As parents and educators have had to adjust the remote learning reality this spring using a larger portfolio of technology services to aid in remote learning, companies like Microsoft are looking ahead to the fall.
If you had a child remote learning this spring then you know how much of a major change it was to go from sending them off to school in the morning to monitoring and helping them with their school work while trying to work yourselves. Today Microsoft posted “Three months later: What educators have learned from remote learning prepares them for the new school year,” on its Education blog.
Microsoft wants to continue to help “educators find ways to connect with students and keep them engaged, motivated, and safe in a digital world.”
The company says that they “found 61 percent said they expect to begin the next school year in a hybrid learning environment—a mix of remote and in-person learning—and 87 percent said they expect to use technology more than before once in-classroom teaching resumes.“
For educators, traditional lesson plans do not always translate digitally—and in many cases, teachers are finding they can’t recreate the school day with just live sessions. According to our community of educators, over half said “keeping students engaged digitally” and “student participation” are the top challenges they faced during remote learning.
The company goes on further to detail how they want to ensure “strong student engagement across different activities and maintain secure digital classrooms, educators are turning to a central hub of digital tools for remote learning. In fact, more than 150 million students, faculty, institutional leaders, and teachers have been actively using Microsoft Education products—with Teams for Education as that hub—to engage students in remote learning.“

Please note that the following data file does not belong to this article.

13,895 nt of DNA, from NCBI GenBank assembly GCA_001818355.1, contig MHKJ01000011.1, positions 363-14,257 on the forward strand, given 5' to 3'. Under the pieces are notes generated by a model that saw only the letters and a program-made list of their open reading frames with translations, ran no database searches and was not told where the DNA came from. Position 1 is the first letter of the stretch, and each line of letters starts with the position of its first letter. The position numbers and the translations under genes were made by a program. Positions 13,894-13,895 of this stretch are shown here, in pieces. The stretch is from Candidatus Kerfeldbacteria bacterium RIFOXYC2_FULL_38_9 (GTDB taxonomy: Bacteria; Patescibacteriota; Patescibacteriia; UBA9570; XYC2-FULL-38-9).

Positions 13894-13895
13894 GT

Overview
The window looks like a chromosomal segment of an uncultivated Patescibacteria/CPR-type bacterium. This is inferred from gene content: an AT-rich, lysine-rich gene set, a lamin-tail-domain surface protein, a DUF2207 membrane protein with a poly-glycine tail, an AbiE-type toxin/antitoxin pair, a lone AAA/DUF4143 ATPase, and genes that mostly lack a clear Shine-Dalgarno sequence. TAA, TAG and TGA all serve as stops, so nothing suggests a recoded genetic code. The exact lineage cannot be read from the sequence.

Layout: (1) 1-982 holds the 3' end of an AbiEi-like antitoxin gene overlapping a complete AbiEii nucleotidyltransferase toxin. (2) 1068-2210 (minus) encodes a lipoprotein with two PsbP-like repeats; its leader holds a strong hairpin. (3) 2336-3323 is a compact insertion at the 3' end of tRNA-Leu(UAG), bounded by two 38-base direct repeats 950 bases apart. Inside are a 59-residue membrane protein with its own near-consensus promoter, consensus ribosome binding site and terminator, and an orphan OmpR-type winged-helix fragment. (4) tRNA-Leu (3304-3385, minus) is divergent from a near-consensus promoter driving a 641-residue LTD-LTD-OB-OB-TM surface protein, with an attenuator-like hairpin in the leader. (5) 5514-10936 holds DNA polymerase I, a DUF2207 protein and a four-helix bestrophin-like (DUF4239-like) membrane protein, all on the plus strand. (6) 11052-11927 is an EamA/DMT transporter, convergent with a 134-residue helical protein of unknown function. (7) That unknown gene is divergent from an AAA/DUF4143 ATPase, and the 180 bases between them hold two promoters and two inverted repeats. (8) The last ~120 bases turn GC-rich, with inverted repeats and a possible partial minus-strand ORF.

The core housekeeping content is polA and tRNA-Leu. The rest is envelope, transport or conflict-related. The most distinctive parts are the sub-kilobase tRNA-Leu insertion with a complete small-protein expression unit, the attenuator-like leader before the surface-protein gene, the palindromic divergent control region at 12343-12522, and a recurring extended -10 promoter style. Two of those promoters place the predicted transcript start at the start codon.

With the fall and a new school year rapidly approaching Microsoft is announcing a number of new Teams experiences:
- For educators, seeing all their students’ faces at the same time makes a big difference in student engagement, as well as social and emotional connection. That’s why, coming to preview this month with general availability in the fall, we are expanding the Teams grid view to 7×7, which will accommodate up to 49 participants at once on a single screen. In the fall, educators will be able to create virtual Breakout Rooms so students can meet and collaborate in small groups.
- Educators also need more options to ensure every student can participate and that every voice is heard. In Teams for Education, students can Raise Their Hands during class meetings. Educators can also see Attendance Reports and view Class Insights, an intelligent data analytics breakdown showing how students engage with the class, including assignments turned in, activity metrics and grades, with a new trends view coming in time for fall.
- For educators, maintaining student security and control over the classroom experience is critical. This summer, we are adding new meeting options in Teams that prevent students from starting meetings unattended, let educators determine who can present in a meeting, and give educators the ability to create a Meeting Lobby to ensure only assigned students can join a meeting—adding to Microsoft’s approach to privacy and security, which supports more than 90 regulatory and industry standards, including the Family Educational Rights and Privacy Act (FERPA) for the security of students and children.
As video chat services like Microsoft Teams gears up for a new school year in the fall, companies like Microsoft are learning from the past several months and aiming to improve their products to help educators make the next school better than the last.
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